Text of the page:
Is There a Life after the Award? - Chapter 1 - Post Award Issues: ASA Special Series No. 38
Alexis MOURRE is a Founding Partner of Castaldi Mourre & Partners, a twenty-five-lawyer firm with offices in Paris and Milan. He heads the international arbitration and litigation department of the firm. As of September 2010, he has acted in more than 130 ad hoc or institutional commercial arbitration proceedings as counsel, expert witness, coarbitrator, chairman or sole arbitrator. His arbitration experience includes, in particular, mergers and acquisitions, shareholders' agreements, joint ventures, competition, investment disputes, telecommunications, air and space, construction and energy. He is author, co-author or editor of several books, including Written Evidence and Discovery in International Arbitration (ICC Publishing, 2009), Droit judiciaire privé européen des affaires (Bruylant, 2003), Le nouveau droit communautaire de la concurrence (Bruylant, 2004), and Mondialisation, politique industrielle et droit communautaire de la concurrence (Bruylant, 2006). He is the director of the Paris Journal of International Arbitration/Cahiers de l'arbitrage, a leading French publication on arbitration and ADR. He lectures on arbitration in several universities and regularly intervenes as a speaker in seminars and congresses on international arbitration. He has published more than 80 articles on arbitration and private international law. Mr. Mourre is Vice-President of the ICC International Court of Arbitration and Senior Vice-Chair of the IBA Arbitration Committee. He is Vice-President of the ICC Institute of World Business Law and Member of the Arbitral Council of the Milan Chamber of Commerce. He is Member of the ICC international arbitration commission as well as of the ILA arbitration commission. He is Member of numerous associations, including the ASA, the LCIA, the Milan Club of arbitrators, and the Institute for Transnational Arbitration (Advisory Board). Mr. Mourre is fluent in French, English, Spanish and Italian. He has a working knowledge of Portuguese.
Originally from Post Award Issues: ASA Special Series No. 38
The question I have to address today as an introduction of our debates is: what is the status of the arbitrator after the award is made? In fact, the question would be better formulated as: when is the Arbitral Tribunal discharged of its duties and to what extent? That question raises issues that are common to arbitration and litigation, and others that are specific to arbitration.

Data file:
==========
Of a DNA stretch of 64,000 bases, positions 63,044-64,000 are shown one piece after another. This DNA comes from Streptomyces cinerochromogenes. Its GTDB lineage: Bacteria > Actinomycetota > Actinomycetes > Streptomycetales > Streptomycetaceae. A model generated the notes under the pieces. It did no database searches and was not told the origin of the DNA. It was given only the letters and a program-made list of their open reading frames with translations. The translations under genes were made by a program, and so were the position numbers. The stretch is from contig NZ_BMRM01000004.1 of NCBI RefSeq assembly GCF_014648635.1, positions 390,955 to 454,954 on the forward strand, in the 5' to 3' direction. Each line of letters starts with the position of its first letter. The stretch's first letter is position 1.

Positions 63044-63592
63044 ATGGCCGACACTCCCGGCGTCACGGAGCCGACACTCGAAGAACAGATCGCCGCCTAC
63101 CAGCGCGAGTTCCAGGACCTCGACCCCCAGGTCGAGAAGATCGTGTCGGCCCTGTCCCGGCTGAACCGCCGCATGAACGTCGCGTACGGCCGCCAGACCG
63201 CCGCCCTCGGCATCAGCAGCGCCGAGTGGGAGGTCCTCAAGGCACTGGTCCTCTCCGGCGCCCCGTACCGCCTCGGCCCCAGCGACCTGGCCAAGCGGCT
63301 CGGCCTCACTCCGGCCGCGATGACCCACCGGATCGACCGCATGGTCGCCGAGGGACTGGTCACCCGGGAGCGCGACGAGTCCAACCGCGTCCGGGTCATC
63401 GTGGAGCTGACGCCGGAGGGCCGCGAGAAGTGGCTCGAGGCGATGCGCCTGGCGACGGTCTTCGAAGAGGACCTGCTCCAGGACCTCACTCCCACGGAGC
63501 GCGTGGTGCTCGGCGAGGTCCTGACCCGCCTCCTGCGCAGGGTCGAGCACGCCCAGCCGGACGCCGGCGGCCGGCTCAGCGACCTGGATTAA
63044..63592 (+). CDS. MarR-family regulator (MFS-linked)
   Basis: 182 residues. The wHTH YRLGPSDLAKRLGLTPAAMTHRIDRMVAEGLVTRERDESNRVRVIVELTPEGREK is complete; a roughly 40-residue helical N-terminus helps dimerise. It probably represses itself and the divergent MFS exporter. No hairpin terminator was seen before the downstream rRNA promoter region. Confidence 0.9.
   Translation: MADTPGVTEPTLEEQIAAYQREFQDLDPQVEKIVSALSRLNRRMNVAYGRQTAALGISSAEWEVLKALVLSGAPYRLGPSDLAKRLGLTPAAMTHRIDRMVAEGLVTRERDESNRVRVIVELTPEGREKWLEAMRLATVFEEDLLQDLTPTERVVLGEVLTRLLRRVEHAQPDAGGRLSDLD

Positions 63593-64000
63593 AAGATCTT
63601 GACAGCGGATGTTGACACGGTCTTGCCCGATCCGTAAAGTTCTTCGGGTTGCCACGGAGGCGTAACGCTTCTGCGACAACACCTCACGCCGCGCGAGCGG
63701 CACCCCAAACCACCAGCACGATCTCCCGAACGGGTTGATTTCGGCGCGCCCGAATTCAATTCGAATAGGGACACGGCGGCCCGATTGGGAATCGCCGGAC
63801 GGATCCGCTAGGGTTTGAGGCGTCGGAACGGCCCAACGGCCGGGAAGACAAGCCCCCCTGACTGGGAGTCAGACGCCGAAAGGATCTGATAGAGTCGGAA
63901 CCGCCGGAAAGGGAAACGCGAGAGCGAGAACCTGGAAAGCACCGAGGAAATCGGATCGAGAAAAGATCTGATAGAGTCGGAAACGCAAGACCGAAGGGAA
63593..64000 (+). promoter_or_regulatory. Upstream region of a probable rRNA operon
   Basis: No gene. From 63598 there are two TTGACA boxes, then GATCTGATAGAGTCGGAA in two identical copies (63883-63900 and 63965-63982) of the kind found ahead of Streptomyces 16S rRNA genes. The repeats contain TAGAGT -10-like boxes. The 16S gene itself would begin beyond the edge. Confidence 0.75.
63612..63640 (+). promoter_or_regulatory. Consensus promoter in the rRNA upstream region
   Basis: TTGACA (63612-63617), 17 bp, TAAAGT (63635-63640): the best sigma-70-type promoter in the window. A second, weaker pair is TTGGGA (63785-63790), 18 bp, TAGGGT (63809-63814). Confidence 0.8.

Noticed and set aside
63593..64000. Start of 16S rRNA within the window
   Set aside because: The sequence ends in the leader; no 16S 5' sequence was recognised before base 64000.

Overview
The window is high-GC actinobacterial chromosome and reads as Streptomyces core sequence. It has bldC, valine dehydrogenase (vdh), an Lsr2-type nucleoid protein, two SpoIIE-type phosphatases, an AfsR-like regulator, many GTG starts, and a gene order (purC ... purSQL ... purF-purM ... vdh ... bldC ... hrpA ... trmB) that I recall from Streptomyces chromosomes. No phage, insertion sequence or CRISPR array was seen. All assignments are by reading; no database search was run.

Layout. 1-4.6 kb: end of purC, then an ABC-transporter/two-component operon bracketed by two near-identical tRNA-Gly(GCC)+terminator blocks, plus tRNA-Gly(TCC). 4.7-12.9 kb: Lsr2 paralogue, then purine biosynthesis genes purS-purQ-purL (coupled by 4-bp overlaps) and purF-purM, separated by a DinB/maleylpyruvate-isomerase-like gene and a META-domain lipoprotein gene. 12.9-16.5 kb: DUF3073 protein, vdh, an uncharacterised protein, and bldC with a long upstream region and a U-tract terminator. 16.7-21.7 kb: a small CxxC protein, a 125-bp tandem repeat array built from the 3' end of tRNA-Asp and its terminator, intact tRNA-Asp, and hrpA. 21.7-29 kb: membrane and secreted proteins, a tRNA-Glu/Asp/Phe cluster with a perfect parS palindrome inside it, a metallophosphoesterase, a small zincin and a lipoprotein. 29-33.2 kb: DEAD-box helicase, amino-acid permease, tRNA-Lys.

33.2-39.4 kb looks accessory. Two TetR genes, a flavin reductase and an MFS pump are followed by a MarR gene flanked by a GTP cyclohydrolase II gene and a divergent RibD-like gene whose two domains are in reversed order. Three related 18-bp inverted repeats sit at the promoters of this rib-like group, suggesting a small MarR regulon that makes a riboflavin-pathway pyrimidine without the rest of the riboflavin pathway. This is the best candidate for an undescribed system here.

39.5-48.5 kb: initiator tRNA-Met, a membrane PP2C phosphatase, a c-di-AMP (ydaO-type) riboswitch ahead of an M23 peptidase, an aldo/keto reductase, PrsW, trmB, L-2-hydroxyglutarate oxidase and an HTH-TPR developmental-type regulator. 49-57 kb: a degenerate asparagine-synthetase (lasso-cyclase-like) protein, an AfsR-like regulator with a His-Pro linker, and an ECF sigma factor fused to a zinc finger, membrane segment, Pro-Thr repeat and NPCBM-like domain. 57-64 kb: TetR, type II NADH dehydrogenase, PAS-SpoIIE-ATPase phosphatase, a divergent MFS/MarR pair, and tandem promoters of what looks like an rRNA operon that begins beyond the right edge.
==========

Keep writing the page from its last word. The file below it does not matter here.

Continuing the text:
1. The Link between Res Judicata and the Doctrine of Functus
The starting point of the reflection should be the jurisdictional nature of the arbitrator’s mission. The arbitrator is a judge, and his task is to resolve a legal dispute by a final decision. Once the arbitrator has decided all or part of the dispute, he has exhausted his jurisdictional powers with respect to his decision. He is then functus officio.2
This principle is well-know in common law: a judge exhausts its jurisdictional powers when he or she makes a final determination on the matters in dispute.3 It is also well known in civil law countries, under different names. In France, the principle is referred as the "dessaisissement du juge".4
This principle of "dessaisissement" or "functus" is not specific to arbitration. It applies to any judge. The Romans said: Lata sententia, judex desinit esse judex:5 once the decision is made, the judge ceases to be a judge.
The principle of functus officio is a consequence of a fundamental principle of civil proceedings, which is that of res judicata.6
The two principles of functus and res judicata do not, however, have exactly the same domain. There are situations in which an arbitrator may become functus without having accomplished his jurisdictional mission. Such is the case when an arbitrator validly resigns, when a challenge is successful or if, after the constitution of the arbitral tribunal, a competent court decides that there is no valid arbitration agreement between the parties (although, in such a case, it may be argued that the arbitrator was never vested with jurisdictional powers).